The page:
Adam

February 17, 2017

With slicked back hair, a melodiously rough voice and a smooth physical presence, Timothy Simonson offers an accurate impression of Powell that captures his swagger. Mr. Simonson’s appealing performance forcefully recounts Powell’s rise and fall with histrionic relish. Simonson is particularly stirring when describing the hardscrabble life of Powell’s father from poverty in Virginia to prominence and wealth as a minister in New York City. [more]

The Object Lesson

February 15, 2017

Illusionist/actor Geoff Sobelle’s show is a combination of happening, art installation, and a meditation on the role objects have in our lives. Using audience participation, objects both hidden and seen, and magical illusion, Sobelle forces us to examine out relationship to the objects in our lives as well as how they ultimately define us when seen altogether as the detritus of a life. Performed in 11 segments with no intermission, "The Object Lesson" is not for everyone, but for those willing to go with the flow and give themselves up to Sobelle’s droll reflection, self-examination and visual theatrics, the evening is fascinating and rewarding. [more]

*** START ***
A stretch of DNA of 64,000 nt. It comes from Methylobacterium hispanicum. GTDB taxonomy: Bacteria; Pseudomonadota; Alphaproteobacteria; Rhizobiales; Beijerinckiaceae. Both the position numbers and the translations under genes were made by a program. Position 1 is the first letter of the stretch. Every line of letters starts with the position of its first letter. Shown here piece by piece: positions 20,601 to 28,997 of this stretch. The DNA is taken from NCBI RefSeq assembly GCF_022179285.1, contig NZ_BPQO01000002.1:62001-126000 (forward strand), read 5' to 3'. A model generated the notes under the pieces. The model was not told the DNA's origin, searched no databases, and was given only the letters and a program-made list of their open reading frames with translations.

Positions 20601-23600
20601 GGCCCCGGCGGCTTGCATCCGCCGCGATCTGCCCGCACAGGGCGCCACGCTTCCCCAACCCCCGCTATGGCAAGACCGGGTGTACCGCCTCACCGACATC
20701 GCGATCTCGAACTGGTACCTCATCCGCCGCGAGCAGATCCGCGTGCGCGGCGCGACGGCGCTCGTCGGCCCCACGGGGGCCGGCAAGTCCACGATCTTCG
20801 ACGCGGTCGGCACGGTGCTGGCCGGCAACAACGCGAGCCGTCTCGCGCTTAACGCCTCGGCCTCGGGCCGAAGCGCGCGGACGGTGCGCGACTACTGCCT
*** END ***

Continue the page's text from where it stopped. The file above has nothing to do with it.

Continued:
Jonah and Otto

February 15, 2017

While the play is at times Pinteresque, it is talky in a way Pinter never is, explaining everything over and over, covering the same ground again and again. Nothing much happens other than that the men become more confiding and reveal more of their personal pasts. The play implies that Jonah is menacing, but under Hughes’ direction, he never seems much of a threat. The pace is slow and methodical, too slow for its own good. Sean Gormley’s Otto and Rupert Simonian’s Jonah are well-rounded characters but the acting style is too refined, too genteel to make much impression. [more]

The Big Broadcast on East 53RD

February 14, 2017